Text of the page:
Letters of Introduction
- the letter writer ~ a letter of introduction
- letter of the law (the tarot)
- letter of reverence (tea)
- letter of comfort (aromatherapy)
- letter of credit (aunt alma's yukon)
- love letter (aurora beach)
- send a letter
- letter perfect (photos)
- letters of recommendation
- newsletter (monthly) Kate's 5 Things ~ SIGN UP
Monday, November 9, 2009
The latest stack of library books.
I also scored one of Gabrielle Roy's memoirs at the recycling centre in town. Hard cover, to boot.
Homesick, while begun, is set aside to return without finishing. It's about a woman who's moved to her parents' for help raising her son. Didn't hold me. Its author is the Saskatoon writer responsible for The Englishman's Boy.
The Mystery Guest was skimmed but left me wondering why I wanted to read it. No doubt I heard a radio interview with the author and the book sounded scintillating. But again, the printed page did not hold me. The narrator had been called out of the blue by an old love who'd dumped him with no explanation five years earlier. Now she called, invited him to be the one unknown guest at a dinner party; the narrator is certain all will come clear when he sees her again. But by now I don't care.
Home Land has been added to the pile of go-back-unreads.
On the other hand The Bookshop, which I picked up this morning and had nearly finished before noon, is a short and lively little tale of a widowed Englishwoman who opens up a bookstore in an old house shared with a poltergeist. Engaging from start to finish, unless things change at this late point in the story. I'll be diving back into it first chance I get.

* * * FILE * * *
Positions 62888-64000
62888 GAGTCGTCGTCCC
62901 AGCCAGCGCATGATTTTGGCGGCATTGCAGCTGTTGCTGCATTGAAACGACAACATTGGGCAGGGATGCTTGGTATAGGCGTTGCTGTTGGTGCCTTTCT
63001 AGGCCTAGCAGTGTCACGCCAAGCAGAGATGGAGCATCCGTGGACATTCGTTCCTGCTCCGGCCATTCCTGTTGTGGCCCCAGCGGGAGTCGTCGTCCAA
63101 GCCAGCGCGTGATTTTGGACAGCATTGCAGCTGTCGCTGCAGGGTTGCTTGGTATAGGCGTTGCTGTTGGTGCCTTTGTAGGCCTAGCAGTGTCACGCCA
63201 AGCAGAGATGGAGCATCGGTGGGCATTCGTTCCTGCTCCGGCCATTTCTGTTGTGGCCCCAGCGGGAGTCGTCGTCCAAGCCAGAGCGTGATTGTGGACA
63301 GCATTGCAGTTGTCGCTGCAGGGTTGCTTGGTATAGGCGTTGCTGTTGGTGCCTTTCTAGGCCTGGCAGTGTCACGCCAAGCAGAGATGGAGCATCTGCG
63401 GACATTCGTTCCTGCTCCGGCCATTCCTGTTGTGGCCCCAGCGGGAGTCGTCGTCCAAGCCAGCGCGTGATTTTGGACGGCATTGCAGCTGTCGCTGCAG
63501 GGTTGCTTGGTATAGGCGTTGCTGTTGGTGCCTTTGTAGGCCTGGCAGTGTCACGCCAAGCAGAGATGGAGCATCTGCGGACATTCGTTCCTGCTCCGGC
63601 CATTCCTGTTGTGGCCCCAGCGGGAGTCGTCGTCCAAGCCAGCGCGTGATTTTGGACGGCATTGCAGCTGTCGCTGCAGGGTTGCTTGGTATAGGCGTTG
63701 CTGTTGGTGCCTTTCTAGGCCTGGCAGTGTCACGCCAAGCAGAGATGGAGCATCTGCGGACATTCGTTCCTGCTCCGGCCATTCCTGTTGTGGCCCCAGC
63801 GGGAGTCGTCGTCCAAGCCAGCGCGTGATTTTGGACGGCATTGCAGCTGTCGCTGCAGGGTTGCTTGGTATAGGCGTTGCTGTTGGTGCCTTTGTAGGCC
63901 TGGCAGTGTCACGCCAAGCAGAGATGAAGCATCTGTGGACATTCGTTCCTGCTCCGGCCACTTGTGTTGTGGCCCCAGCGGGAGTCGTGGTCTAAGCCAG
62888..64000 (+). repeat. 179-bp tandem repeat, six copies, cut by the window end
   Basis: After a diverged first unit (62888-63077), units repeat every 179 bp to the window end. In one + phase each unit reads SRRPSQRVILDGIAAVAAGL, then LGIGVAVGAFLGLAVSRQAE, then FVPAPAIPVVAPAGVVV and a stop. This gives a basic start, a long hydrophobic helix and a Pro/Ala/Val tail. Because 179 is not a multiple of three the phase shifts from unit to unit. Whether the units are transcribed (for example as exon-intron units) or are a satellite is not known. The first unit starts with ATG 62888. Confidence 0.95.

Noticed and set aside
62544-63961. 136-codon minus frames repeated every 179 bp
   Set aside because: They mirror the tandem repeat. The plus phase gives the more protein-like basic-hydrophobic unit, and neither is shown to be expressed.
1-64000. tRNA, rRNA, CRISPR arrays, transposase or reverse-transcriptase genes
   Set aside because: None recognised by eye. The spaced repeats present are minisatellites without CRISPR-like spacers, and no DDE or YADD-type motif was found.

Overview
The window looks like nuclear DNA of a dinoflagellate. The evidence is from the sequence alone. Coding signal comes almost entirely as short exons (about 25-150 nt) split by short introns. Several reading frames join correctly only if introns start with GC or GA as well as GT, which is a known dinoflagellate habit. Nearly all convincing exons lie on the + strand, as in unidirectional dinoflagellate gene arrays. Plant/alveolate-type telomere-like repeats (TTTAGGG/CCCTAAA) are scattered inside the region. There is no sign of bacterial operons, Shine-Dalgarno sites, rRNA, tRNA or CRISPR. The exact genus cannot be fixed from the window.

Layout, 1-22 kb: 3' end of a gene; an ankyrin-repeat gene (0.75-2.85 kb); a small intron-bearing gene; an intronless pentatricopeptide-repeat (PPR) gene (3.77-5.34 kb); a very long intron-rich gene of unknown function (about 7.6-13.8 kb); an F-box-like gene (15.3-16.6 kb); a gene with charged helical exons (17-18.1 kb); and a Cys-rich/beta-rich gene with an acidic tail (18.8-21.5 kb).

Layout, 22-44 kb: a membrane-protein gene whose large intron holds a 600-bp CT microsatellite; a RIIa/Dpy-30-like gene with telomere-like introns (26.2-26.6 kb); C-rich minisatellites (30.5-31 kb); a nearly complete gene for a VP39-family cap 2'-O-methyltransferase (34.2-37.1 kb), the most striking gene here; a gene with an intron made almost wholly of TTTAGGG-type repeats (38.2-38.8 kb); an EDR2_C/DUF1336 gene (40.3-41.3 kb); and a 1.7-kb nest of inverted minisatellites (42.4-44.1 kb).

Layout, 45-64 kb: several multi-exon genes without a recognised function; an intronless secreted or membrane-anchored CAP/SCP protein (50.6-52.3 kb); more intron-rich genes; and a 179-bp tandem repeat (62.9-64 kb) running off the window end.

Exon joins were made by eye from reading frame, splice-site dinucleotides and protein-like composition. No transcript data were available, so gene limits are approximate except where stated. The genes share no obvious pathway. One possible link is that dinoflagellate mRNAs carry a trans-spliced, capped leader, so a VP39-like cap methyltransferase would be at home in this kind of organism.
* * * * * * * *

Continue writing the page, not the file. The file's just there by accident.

I'm grateful to my local librarian for not complaining when I ask her to order in so many books for me, particularly when I don't read them all. If they don't snag me, why should I? Too many books, too little time. My motto.
Saw a bull and a mare moose on my way to Kelvington last night. The bull moose walked along the bush before turning sharply to disappear into it. As he made his way in, he had to sway his huge dark head from side to side so as not to bang his wide rack on the bars of naked poplar trunks.
I was thrilled. It’s still rare, to me, to see a moose. I stopped and snapped photos but it was too dark for them to turn out.